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US video-sharing website YouTube has reached a “landmark”agreement with a Germany-based music rights organisation.
YouTube announced in a blog post today, November 1, that it had reached an agreement with GEMA , meaning that more music will be available on the site in the country.
GEMA is a government-run music society and performing rights organisation in Germany that supports composers and music publishers.
The agreement means that YouTube users in Germany “will no longer see a blocking message on music content that contains GEMA repertoire, for the first time in seven years”.
GEMA’s dispute with the video-sharing business concerned whether YouTube should be liable for damages when it hosts copyrighted videos without the owner’s permission.
Videos by major music label artists and background music have been censored in Germany since March 2009, when the previous agreement expired and licensing negotiations broke down.
In January this year, the Munich High Court ruled that YouTube was not liable for damages for hosting infringing content.
YouTube also said in its post that the agreement is a “win for music artists”worldwide and enables them to “reach new and existing fans in Germany, while also earning money from the advertising on their videos”.
According to YouTube, the agreement “reflects a long-held commitment that composers, songwriters, and publishers should be paid fairly, while ensuring fans can enjoy their favourite songs and discover new music on YouTube”.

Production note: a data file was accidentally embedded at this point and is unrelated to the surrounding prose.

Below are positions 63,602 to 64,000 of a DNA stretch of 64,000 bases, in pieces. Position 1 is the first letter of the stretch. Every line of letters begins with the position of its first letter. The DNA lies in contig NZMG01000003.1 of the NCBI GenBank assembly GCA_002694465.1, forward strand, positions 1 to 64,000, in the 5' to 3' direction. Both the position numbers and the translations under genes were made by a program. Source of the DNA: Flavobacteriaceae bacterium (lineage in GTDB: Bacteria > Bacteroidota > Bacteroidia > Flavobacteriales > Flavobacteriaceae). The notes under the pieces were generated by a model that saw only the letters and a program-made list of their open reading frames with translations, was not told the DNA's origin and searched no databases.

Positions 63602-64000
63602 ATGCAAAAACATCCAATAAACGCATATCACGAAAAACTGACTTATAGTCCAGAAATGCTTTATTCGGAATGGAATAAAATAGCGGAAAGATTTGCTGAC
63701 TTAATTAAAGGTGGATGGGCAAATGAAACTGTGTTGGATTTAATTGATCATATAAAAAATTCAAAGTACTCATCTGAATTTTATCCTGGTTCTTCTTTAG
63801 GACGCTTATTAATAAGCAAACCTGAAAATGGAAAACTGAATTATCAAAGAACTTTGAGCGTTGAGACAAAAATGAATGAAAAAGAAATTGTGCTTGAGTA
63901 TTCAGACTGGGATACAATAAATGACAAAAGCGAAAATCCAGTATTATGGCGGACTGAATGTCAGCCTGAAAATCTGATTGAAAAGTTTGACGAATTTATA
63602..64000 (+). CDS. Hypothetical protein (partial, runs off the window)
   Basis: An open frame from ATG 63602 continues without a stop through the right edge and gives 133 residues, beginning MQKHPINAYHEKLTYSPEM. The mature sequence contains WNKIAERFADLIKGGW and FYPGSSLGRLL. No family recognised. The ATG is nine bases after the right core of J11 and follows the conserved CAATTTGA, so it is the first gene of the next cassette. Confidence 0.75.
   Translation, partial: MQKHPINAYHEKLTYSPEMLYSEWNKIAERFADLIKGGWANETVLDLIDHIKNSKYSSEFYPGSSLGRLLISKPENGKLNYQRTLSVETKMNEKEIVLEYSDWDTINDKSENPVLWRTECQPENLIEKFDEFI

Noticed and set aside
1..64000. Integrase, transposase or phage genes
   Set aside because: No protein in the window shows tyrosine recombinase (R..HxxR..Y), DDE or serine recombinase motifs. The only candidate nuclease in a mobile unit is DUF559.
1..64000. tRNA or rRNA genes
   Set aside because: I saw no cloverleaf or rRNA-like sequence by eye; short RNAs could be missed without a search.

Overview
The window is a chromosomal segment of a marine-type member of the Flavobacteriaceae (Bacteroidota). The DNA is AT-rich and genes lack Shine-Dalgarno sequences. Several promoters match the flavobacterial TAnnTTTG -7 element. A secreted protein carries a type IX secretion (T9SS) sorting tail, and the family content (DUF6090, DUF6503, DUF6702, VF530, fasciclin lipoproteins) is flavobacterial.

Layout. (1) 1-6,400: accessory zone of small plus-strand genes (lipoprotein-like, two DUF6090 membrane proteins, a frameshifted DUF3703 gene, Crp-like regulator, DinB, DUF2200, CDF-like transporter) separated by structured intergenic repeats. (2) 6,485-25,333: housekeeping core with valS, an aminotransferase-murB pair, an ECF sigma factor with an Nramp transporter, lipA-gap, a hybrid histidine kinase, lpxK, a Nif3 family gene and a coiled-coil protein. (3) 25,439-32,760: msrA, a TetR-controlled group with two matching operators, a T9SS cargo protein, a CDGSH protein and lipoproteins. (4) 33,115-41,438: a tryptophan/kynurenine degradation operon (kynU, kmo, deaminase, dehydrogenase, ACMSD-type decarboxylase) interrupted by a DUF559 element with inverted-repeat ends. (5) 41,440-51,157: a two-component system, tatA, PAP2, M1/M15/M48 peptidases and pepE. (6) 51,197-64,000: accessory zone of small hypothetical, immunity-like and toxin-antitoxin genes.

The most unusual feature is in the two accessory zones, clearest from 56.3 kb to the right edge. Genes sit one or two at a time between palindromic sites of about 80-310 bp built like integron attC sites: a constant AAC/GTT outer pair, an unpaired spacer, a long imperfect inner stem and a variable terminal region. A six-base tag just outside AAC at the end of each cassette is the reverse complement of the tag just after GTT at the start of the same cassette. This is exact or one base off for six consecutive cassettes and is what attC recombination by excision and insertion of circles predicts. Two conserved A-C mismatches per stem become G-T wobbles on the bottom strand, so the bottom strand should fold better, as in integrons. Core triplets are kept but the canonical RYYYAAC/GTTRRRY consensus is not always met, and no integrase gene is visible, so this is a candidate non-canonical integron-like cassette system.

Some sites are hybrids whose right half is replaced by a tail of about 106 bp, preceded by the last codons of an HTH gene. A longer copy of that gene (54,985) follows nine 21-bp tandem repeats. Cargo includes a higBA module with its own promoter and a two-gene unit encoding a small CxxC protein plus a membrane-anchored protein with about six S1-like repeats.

“From AnnenMayKantereit to Rolf Zuckowski, we heartily welcome German artists and songwriters from A-to-Z to YouTube,”the blog said.
AnnenMayKantereit is a German rock band and Zuckowski is a German singer and composer.
GEMA also released a statement today, where it said “after years of legal disputes and lengthy negotiations, the GEMA was able to agree with YouTube on a license agreement”.
Harald Heker, CEO of GEMA, said: "After seven years of tough negotiations, the contract marked a milestone for YouTube GEMA and its members.
He explained that GEMA’s position is that authors are entitled to a “fair remuneration”in the digital age and that the organisation has remained faithful to this, despite obstacles.
“It is crucial that the now scored license agreement covers both the future and the past. With this degree, we can provide our members the royalties,” said Heker.
He added: “Despite the conclusion of this contract, the policy is called upon to create a clear legal framework.”
Nadine Remus, communications manager at GEMA, told TBO: "With the conclusion of this contract we can finally ensure that our 70,000 plus members now get paid for the exploitation of their musical works on the online platform YouTube."
Remus said that GENA and YouTube still hold diverging legal views with regard to who is liable for obtaining a licence for the contents on the online platform.
"It is here that politicians are called for action more than ever in order to achieve a fair legal framework for authors," she said.
She added that the reaction from GEMA's members was "quite positive".
"Our members are thanking GEMA regarding the achievement to come to terms with YouTube. For them it’s a sign that GEMA represented their rights and concerns in the right way. Even if it took years and years of fighting. They’re showing their gratitude through personals mails and Facebook posts or tweets on GEMA’s accounts," said Remus.
YouTube was founded in 2005 by Steve Chen, Chad Hurley and Jawed Karim.
YouTube, GEMA, AnnenMayKantereit, online copyright, copyright, Harald Heker, music, music rights,